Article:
A welcomed comment from one of our first-year participants recently concerned what the program meant to he and his wife: “It has taught us many things including discipline concerning recordkeeping.  We are so astonished by the harvest totals.  We would have never come close to guessing our amounts without the recordkeeping.”


They harvested over 1900 pounds in 2020.


Along those recordkeeping lines, something I’m a fan of is keeping a garden journal.  It can be a creative endeavor or just a plain and practical gathering of notes.  If you’re artistically inclined, you can add sketches or watercolors, but alphanumeric data is useful as well.


Some items to make note of in a garden journal would include…


1) Varieties that have done well or not so well.  This year, our growers are trying two new varieties of hardneck garlic – Krandasger Red and Brown Rose.  Will these perform as admirably as the Music and Spanish Roja we’ve done in the past?


At home, I planted a variety of beans that produced well, but my family just didn’t like it as much as the Turkey Craws, so it would behoove me to make note of that.


2) Supplies, seeds and plants needed (or wanted).  I could use a couple more step-in posts for my deer fence.  I need to get my strawberries covered before winter.  A mailbox mounted at the garden would be a great place to stash my hori hori knife and trowel.  And I want to try a fig.  And I’m going to plant amaranth in the corner.


3) Maps.  In 2004, I attended an apple-grafting workshop.  I grafted 25 varieties and, surprisingly, I had a 100 percent survival rate.  I labeled by new grafts, and when I planted them in their permanent locations, I told myself, “I’ll remember that this is an Arkansas Black closest to the barn,” and “This Lodi will be obvious when it starts bearing.”  You know what?  I don’t know what those trees are now.


A garden journal is a good place to map out fruit trees and berry bushes, as well as information about who gave you this rhubarb and who gave you that one.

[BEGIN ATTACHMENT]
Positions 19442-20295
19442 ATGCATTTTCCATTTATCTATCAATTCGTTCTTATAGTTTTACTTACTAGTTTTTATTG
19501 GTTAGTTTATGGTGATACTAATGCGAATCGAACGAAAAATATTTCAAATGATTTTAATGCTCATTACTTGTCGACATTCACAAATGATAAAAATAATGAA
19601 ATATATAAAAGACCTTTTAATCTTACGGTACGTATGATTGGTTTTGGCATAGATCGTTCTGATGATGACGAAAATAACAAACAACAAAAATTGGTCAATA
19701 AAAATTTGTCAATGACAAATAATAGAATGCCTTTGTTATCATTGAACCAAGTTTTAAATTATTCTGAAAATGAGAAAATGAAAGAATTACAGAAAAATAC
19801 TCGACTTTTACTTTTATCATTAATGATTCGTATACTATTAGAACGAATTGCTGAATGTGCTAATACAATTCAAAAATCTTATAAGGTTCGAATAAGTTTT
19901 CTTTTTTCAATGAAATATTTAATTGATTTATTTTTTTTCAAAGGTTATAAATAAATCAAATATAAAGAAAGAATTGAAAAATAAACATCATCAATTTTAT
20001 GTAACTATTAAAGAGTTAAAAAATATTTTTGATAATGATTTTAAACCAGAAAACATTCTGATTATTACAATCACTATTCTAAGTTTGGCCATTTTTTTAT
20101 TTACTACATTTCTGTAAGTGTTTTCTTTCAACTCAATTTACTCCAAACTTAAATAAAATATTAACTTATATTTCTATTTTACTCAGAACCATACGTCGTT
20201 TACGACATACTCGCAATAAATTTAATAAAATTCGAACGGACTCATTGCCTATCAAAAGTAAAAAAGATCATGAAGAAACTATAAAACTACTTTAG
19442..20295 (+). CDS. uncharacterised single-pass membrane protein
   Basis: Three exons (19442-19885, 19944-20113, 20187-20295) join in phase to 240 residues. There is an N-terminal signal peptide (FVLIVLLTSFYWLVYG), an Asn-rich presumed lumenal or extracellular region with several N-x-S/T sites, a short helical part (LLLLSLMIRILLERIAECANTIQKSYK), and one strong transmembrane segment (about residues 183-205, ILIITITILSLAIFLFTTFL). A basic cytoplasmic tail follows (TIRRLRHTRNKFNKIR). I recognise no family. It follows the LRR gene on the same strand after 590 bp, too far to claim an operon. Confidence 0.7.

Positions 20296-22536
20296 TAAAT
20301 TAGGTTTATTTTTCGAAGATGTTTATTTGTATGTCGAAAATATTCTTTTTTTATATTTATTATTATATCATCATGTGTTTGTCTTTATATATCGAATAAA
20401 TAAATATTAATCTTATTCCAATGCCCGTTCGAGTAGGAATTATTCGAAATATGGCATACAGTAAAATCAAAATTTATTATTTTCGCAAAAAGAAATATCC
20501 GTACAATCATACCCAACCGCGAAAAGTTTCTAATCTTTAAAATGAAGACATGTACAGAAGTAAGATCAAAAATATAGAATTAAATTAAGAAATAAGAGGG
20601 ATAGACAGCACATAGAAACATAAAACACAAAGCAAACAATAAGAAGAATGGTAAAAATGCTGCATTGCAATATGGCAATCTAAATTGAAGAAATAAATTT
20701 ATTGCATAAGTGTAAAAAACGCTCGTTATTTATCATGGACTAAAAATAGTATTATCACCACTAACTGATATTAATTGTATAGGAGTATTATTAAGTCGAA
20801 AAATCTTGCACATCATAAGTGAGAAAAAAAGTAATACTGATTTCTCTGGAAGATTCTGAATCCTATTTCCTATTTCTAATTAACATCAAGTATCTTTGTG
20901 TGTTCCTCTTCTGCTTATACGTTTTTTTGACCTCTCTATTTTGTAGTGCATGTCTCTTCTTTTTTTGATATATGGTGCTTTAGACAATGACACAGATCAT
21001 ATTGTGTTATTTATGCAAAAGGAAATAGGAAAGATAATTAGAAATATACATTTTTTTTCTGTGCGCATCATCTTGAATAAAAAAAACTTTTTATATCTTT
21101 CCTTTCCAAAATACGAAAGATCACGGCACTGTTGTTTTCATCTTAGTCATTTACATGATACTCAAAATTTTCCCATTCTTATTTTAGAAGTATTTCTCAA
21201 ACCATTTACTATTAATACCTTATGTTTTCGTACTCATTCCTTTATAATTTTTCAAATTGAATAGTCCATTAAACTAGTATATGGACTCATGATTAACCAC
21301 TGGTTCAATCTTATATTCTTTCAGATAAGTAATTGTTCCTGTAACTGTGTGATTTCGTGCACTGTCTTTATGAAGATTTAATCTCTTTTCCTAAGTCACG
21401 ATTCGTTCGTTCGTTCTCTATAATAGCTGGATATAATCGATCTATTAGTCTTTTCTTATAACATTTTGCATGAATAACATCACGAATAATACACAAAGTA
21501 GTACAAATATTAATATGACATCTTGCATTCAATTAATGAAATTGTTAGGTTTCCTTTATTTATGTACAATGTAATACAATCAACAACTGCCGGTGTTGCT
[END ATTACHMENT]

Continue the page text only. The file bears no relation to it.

4) Soil test results.  I only recommend that our gardeners test their garden soil every three years.  Keeping up with those results over the long term can help identify trends.  Perhaps you see some micronutrient deficiencies a couple of years after liming.  Over time, you’ll have a better understanding of what to expect from your soil.


5) Disease cycles.  An excellent way to visualize how plant diseases move from one season to the next is through disease cycles.  Is there a particular disease that you’ve confirmed in your garden or orchard?  Is it one you fight year after year?  Chances are you’ll find a disease cycle for it online.


Some of those can use a lot of confusing terminology, but it doesn’t need to be complex.  Just draw a circle with the top being the young plant in the springtime.  A disease cycle can show you when the pathogen enters the plant at various times in the growing season and therefore can provide an idea of how you can interrupt that infection.


Another technique I’m fond of is “bullet journaling,” in which different types of bullets indicate if what you’ve written down is something you need to remember, a task to complete or an event to attend.